As I read “More talk than action,” a new study published in the Lancet on how women and ethnic minorities are being held back in schools of public health, I relived the personal experiences that led me to leave academia.
The study, conducted by 10 female researchers, was an investigation into gender- and ethnicity-related differences in career progression at the 15 highest-ranked social sciences and public health universities in the world. The conclusions were grim: In all of the universities, even though women outnumbered men at the junior level, the representation of women declined in middle and senior academic levels. Ethnic minority women like me had a double disadvantage in their career trajectories that made them almost nonexistent at the highest levels of academic seniority.
The report brought back for me memories of all the awkward and impalpable situations I encountered as an assistant professor at the London School of Hygiene and Tropical Medicine — the sixth-ranked school in this study. As one of the data points in this study, I know the findings of discrimination are true. Individual and institutional prejudice hinder ethnic minority women from succeeding in academia more than it hinders any other group.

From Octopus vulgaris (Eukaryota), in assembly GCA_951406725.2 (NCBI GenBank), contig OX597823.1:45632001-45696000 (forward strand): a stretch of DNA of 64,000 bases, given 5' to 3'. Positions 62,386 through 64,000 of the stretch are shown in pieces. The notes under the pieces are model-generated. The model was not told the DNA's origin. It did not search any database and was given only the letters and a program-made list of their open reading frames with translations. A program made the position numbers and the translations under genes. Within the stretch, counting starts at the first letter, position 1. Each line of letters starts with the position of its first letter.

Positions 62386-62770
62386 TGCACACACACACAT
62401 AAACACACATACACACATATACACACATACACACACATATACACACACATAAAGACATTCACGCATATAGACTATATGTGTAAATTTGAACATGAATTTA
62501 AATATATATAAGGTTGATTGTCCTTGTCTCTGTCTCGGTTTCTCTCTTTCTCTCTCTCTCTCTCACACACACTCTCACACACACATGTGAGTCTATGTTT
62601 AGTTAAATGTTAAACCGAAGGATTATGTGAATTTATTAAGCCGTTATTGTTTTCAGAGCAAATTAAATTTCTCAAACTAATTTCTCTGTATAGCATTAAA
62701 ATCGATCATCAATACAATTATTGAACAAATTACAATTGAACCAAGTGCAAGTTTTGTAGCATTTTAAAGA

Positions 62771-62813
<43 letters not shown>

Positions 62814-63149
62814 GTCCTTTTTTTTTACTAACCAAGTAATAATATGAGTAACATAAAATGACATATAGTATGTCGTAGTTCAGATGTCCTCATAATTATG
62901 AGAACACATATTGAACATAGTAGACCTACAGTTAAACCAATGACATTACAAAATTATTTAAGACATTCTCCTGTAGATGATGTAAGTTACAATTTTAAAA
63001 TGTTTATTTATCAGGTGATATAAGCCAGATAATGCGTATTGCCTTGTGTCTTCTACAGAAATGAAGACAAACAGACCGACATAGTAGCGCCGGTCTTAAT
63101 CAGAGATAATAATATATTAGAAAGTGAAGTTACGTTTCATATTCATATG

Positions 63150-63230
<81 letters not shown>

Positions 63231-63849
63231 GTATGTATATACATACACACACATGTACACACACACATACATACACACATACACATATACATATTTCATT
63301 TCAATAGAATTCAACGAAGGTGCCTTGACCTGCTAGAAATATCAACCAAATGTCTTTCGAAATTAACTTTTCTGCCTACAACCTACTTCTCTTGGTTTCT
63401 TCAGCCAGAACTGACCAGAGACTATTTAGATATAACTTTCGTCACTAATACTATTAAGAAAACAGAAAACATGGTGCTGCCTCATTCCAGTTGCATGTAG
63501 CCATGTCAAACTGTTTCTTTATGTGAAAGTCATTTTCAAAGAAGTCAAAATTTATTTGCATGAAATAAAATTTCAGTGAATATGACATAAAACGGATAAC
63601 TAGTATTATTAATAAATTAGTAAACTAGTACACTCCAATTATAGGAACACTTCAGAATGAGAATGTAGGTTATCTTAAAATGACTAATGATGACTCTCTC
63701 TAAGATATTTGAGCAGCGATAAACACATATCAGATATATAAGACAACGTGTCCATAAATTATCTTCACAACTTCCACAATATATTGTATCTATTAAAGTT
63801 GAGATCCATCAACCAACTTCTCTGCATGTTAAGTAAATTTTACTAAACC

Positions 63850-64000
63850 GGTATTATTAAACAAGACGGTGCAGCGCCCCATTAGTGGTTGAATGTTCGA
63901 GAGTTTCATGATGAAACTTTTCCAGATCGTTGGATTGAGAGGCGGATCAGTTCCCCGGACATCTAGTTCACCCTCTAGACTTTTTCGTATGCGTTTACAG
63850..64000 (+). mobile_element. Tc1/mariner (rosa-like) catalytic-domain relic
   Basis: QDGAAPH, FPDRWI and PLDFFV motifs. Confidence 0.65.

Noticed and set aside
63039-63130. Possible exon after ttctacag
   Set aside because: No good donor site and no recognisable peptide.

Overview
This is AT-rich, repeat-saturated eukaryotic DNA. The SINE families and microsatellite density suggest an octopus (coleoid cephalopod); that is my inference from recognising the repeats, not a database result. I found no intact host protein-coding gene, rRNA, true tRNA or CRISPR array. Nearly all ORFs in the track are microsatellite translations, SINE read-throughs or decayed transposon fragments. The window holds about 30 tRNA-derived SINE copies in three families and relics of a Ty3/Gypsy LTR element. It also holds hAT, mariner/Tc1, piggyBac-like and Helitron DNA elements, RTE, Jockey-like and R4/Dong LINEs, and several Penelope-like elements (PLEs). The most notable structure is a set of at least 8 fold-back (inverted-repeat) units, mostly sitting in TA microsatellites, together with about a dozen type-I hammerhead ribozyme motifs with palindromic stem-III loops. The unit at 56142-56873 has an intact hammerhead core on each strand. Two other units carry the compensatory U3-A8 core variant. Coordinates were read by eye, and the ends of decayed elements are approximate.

I am a Nigerian-American woman and an infectious disease epidemiologist. The majority of my professional life has been dedicated to preventing and controlling infectious disease outbreaks in Africa, Southeast Asia, and the Middle East. Before I began working at the London School, I trained at the U.S. Centers for Disease Control and Prevention and advised the World Health Organization and several national ministries of health.
When the London School hired me as an assistant professor in 2016, I discovered that I was an anomaly — I did not meet another black woman assistant professor at the school for some time. I felt that my colleagues and the master’s degree students often questioned my knowledge and abilities. When I stood at the front of the class to teach, I noticed people looking expectantly at the door like they were waiting for the real professor to enter. One of my supervisors focused on my style of working rather than my competence or performance. I started to question my confidence and became anxious when I had to teach or speak to colleagues.
“More talk than action” and other evidence, such as a study of minority researchers, validated those feelings. In that study, 72 percent of minority researchers in the U.S. (defined as women or people of color) reported workplace barriers relating to ethnicity and 26 percent reported barriers related to their gender.